Australia’s approach to Chinese investment is unsustainable

Posted on April 19, 2013


Dr Zhang, right, with La Trobe School of Business Head, Professor Tim Marjoribanks and visiting Xinhua Press Group journalist.

New study highlights critical issues: Dr Zhang, right, with La Trobe Department of Management Head, Professor Tim Marjoribanks and visiting Chinese journalist Ms Xueyun Zhang

La Trobe University research into Chinese multinationals operating in Australia warns that Australia’s approach to Chinese investment is unsustainable in the long-term.

The one-year study found that many Chinese multinationals, particularly in the resource sector, were plagued by delays, cost overruns, the productivity of local workers, as well as public resentment.

It said given negative community perceptions around Chinese investment, many Chinese multinationals have worked hard to build a positive image, changing their operational models to fit with Australian requirements, particularly occupational health and safety legislation and environmental regulations.

The study has been reported in the influential Chinese business publication, Training Magazine, owned by the Xinhua Daily Press Group, China’s largest news group.

It was carried out by Dr Mike Zhang, Professor Timothy Bartram and Professor PeterDowling from the Department of Management in the La Trobe Business School with support from the Australia-China Council.

With some 600 Chinese multinational enterprise corporate or representative offices inAustralia, China is now the third largest source country, after the US and the UK, for approved proposed investment in Australia.

‘Although the growth of Chinese investment has aroused much public debate, few studies have been conducted on Chinese Multinationals in Australia,’ says Dr Zhang.

From left, Chinese journalist Ms Xueyun Zhang with Professors Bartram and Dowling

From left, Chinese journalist Ms Xueyun Zhang with Professors Bartram and Dowling

Special scrutiny

The researchers say Chinese managers told them Chinese state-owned enterprises in Australia were singled out for special scrutiny and that obtaining government permits and approvals usually resulted in long delays and cost overruns for projects.

They quote one manager who said many Chinese firms had overestimated Australian infrastructure and underestimated Australian labour costs, which made it difficult for investors to earn a reasonable profit.

Australian public resentment towards Chinese investment had also negatively influenced the organisational commitment of some local employees, despite the fact they received generous pay packages.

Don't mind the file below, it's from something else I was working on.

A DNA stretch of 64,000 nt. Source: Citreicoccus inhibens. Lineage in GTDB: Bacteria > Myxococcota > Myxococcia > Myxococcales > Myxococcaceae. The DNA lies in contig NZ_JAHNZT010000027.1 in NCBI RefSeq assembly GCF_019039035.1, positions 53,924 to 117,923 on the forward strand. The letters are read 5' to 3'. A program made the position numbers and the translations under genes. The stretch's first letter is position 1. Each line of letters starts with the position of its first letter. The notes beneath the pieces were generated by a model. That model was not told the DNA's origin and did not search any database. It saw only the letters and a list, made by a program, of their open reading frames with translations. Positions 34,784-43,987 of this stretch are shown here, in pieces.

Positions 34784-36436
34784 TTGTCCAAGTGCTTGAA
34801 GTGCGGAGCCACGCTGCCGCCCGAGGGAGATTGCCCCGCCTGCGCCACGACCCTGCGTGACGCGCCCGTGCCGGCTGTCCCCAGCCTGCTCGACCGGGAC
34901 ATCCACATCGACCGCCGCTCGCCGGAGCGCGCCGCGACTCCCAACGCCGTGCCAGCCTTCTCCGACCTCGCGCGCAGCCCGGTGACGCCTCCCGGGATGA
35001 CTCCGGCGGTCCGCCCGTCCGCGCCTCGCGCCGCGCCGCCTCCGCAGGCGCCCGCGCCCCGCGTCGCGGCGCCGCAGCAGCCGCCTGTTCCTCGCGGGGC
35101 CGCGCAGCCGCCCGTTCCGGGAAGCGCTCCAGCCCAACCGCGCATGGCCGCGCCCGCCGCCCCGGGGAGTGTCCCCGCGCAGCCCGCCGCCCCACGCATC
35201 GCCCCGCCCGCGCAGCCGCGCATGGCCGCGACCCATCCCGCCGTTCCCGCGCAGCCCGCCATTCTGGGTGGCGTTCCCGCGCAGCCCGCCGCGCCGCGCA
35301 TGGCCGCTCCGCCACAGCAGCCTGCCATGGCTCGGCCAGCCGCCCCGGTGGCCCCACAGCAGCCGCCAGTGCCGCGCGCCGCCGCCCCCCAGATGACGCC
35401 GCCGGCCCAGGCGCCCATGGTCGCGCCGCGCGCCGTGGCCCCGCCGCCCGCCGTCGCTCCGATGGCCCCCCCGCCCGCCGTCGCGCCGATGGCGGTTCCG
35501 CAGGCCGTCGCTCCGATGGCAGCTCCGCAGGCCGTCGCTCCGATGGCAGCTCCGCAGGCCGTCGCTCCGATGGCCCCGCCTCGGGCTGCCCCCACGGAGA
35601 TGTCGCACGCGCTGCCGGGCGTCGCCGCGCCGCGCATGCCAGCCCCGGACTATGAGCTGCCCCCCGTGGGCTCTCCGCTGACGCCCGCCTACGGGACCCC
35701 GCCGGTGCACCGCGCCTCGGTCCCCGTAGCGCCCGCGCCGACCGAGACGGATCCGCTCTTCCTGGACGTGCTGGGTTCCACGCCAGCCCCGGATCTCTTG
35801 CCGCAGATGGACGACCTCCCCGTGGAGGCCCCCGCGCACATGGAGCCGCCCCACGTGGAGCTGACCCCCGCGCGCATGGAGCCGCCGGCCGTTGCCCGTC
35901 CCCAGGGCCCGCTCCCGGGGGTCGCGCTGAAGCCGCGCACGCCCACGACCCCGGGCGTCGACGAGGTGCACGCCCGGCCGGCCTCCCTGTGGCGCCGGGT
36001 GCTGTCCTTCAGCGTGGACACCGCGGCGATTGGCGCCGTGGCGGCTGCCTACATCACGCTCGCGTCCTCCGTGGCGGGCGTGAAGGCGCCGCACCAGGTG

Changing operational models

The study indicates negative perceptions of Chinese investment was not supported by the facts.It says Chinese investment has been well managed, meets the requirements of Australian legislation and regulations, and that many Chinese multinationals have worked hard to build a positive corporate image.

One Chinese manager told the researchers: ‘In the beginning, we were confident that we could use our successful Chinese business model in Australia. However, we soon found it was impossible to do this and we now follow the Australian business system and rely on local managers and employees for our operations.’

Another said his company had decided to give priority to building a good company image in Australia by enhancing its reputation for sound social performance.

Chinese enterprises were also ‘vexed’ by managing people, both their own expatriates and local employees. A lack of competent expatriates was an ‘Achilles’ heel for many Chinese firms operating in Australia, the study found.

Many Chinese expatriates had little knowledge about the local political and social environment, including regulations, procedures, conventions and customs, the researchers say. Yet most Chinese firms were reluctant to pay for local advisers.

The La Trobe team points out that research on Western multinationals shows expatriate adjustment was crucial for expatriation success.

Labour  problems

‘However, many Chinese multinationals have not realised this. They usually do not support their expatriates bringing families, and their pay packages are usually much lower than that of host country nationals working at the same level,’ they report.

The research also touches on a controversial topic: Australia’s restrictions on Chinese multinationals bringing in their own labour.

Some managers said while their pay for local workers was very generous, they were disappointed this had not led to ‘any sense of belonging and organisational commitment’.

One said that even if projects were plagued by delays, local employees still left work ontime, took vacations and asked for bonuses.

‘Only Chinese expatriates voluntarily work overtime given project delays,’ he said.

The researchers stress that with Chinese investment now a key issue between the two countries, all these issues required careful and sensitive management.